Today’s security protocols are increasingly effective such that hosting your SCM offsite becomes a viable and economically rewarding solution. There are many hosting sites that will host various SCM repositories, CVS, SVN, Git … For around $10 per month, you can host several gigabytes worth of file histories with unlimited users. These users can access the source using SSL and password protected accounts from anywhere in the world. This is the true meaning of distributed development. These hosting playgrounds are responsible for the uptime of the servers as well as data integrity and regular maintenance backups. This frees your team, and your company, to focus on doing what you really want to do — make great software.
If you want more information about these SCM solutions, or you want information about an SCM tool I have not discussed here, please check the available information on Wikipedia on its List of revision control software and Comparison of revision control software.
Hopefully now you have a better understanding of the many aspects of SCM systems and how those features affect your team’s performance and ability to develop code efficiently and reliably. Also, you have some idea of what to look for when choosing an SCM solution for your Release Management Stack. Now we can build on this technology a suite of Build Automation tools to make our release process more repeatable and reliable. We will save that for my next series of posts!
‘Til then — Keep it simple, keep it clean, make it great!
In my last post in this series, I gave an overview of managing your history and metadata. Now let’s look at some tools.
ClearCase has been around since the 90s. It is one of the most expensive options I have seen, and the most complicated to set up and maintain. There are few, if any, IDE integrations for ClearCase, unless you are an all IBM shop (sound familiar?). ClearCase offers excellent branching and merging utilities, possibly best in class, but with a price tag upwards of $3,000 per seat and the expertise required for care and feeding of this system, few but the largest companies choose this option.
AccuRev is not quite as expensive ($1000+/user) and less popular. There are fewer integration solutions for AccuRev due to its smaller user base. One of the largest drawbacks to AccuRev, which they probably think is their selling point, is that they try to reinvent the SCM solution space, creating their own metaphors and terminology. This is a company that is trying to reinvent the universe in their own image.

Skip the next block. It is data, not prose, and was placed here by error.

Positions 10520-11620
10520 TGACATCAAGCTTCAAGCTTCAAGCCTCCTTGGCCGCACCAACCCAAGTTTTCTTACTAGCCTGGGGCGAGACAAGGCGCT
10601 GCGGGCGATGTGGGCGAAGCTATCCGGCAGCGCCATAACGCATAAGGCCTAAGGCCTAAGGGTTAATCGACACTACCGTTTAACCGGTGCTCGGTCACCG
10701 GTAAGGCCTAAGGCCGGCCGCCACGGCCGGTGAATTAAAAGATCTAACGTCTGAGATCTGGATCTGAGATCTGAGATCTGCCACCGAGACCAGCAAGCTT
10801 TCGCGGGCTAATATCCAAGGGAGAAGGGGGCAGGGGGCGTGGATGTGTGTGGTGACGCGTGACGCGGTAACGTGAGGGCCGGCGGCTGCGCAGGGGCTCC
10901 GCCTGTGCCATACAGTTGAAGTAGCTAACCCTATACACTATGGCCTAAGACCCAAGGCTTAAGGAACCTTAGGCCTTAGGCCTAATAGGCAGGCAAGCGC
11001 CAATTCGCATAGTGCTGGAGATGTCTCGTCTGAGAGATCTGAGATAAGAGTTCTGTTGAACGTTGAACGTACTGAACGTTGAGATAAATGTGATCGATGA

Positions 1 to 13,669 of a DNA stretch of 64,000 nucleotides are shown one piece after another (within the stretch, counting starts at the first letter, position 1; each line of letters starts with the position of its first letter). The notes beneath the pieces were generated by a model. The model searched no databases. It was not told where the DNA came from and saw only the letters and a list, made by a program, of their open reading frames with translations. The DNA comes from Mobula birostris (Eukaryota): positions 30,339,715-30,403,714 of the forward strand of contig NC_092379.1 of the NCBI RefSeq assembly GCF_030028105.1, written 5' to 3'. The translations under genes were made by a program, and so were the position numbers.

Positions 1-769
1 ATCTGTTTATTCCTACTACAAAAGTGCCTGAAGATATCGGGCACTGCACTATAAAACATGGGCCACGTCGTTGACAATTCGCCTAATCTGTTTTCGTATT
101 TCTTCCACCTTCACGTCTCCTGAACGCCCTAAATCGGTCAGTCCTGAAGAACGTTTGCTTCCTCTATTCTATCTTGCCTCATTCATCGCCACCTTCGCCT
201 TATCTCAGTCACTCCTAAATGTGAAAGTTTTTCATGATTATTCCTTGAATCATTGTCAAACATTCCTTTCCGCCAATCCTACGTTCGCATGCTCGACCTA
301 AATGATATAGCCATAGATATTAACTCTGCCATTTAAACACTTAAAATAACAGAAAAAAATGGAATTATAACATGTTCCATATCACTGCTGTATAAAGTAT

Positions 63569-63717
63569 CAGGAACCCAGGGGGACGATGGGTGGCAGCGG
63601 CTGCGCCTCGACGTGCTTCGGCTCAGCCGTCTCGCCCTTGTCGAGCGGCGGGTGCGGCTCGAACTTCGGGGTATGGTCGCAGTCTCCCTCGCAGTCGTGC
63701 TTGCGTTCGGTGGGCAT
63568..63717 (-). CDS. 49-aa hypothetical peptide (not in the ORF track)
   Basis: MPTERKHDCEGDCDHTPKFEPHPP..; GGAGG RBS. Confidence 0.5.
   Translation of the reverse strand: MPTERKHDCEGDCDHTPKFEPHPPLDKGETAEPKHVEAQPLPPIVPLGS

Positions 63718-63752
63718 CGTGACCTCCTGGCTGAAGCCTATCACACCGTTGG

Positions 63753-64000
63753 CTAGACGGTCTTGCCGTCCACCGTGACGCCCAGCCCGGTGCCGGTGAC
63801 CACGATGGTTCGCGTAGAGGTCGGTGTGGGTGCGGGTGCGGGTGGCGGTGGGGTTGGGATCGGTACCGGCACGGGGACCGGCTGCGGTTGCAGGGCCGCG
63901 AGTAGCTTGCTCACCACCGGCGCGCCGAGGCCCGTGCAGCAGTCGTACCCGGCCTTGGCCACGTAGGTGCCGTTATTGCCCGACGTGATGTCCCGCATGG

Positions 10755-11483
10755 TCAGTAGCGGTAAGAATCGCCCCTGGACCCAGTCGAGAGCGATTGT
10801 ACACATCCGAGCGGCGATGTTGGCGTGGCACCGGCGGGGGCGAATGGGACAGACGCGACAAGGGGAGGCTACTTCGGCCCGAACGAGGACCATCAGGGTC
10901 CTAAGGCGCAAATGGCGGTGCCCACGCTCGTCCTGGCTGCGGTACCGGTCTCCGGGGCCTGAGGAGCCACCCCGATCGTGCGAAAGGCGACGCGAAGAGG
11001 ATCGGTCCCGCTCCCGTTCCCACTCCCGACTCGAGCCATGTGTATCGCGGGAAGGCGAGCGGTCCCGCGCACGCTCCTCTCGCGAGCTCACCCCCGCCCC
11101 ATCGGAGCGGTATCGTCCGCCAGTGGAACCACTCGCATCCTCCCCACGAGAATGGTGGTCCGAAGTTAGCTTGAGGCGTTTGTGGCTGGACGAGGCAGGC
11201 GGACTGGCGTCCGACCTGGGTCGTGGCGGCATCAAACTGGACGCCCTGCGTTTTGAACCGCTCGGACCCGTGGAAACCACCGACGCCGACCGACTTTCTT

AccuRev tries to do too much, combining issue tracking and branch automation into the standard SCM. I have seen the AccuRev ‘Streams’ model abused heavily where several days are lost every month in automated merge hell — you really don’t want to go there. AccuRev can be a good solution if you have a full time configuration management team that maintains a strict policy on branching and merging procedures.
One nice feature of AccuRev is the centrally-stored workspace. When a user creates a workspace from a stream (branch), they create both a centrally-stored copy and a local working copy of the files they wish to work on. AccuRev maintains a synchronization between the central and local copies. When the user wants to promote their changes, both the central and local working copies are synchronized with the public branch. If at anytime their hard drive crashes, or they lose their computer, all work in progress is saved in the central copy of their workspace. Unlike the distributed model of SCM systems, you cannot work with the SCM system without being logged into the central server.
Another all-in-one solution is StarTeam from Borland (remember them?). This is another high-end (pricey) package that tries to coerce your workflow into their established patterns. I do not have experience with the care and feeding of StarTeam systems, but I have used it as a client. I like the integration of issue tracking with the revision history. It is an adjustment, and maybe does not fit the style of your team.
One of the more popular commercial offerings available is Perforce. Perforce has a lower cost of entry (about $700/user), solid client interface, integrations into all the main development IDEs, and some unique features with proxy servers and the like.
One major drawback to most of the systems discussed so far is the bandwidth issue. When you log in to an AccuRev client, or StarTeam, or others, the start-up time is very long. The client needs to pass entire file version back and forth across the wire to synchronize your working copy. This is the runtime strategy of the OpenSource CVS (Concurrent Versioning System), and one of the main reasons for the creation of SVN.
CVS was developed in 1986. It was built on the Unix tools RCS. CVS became ubiquitous in the development community at large and was the main SCM for the public SourceForge site for many years, until Subversion (SVN) came along.
SVN (Subversion) had one goal in mind: Take what CVS offered and fix what the community learned to be bad practices and shortcomings. One tenet exposed was that bandwidth is expensive while storage is cheap. To this end, SVN stores two complete copies of the files you check out to your workspace. One is a reference copy of the actual version you last synchronized to — this is stored in a hidden folder names “.svn” within each folder of your workspace. The second copy is the actual working copy in your workspace. The local SVN client tools can run diffs against the local reference copy without talking to the central server, thus saving bandwidth. On a commit, it can send only the deltas for each file, thus limiting bandwidth usage. The caveat is that you store two copies of every file on your local file system. With the price of terabyte storage devices under $100, this is not even an issue. The gains you get in speed and responsiveness of the system are priceless.
Next, I’ll delve more deeply into CVS, SVN, and two tools for distributed version control.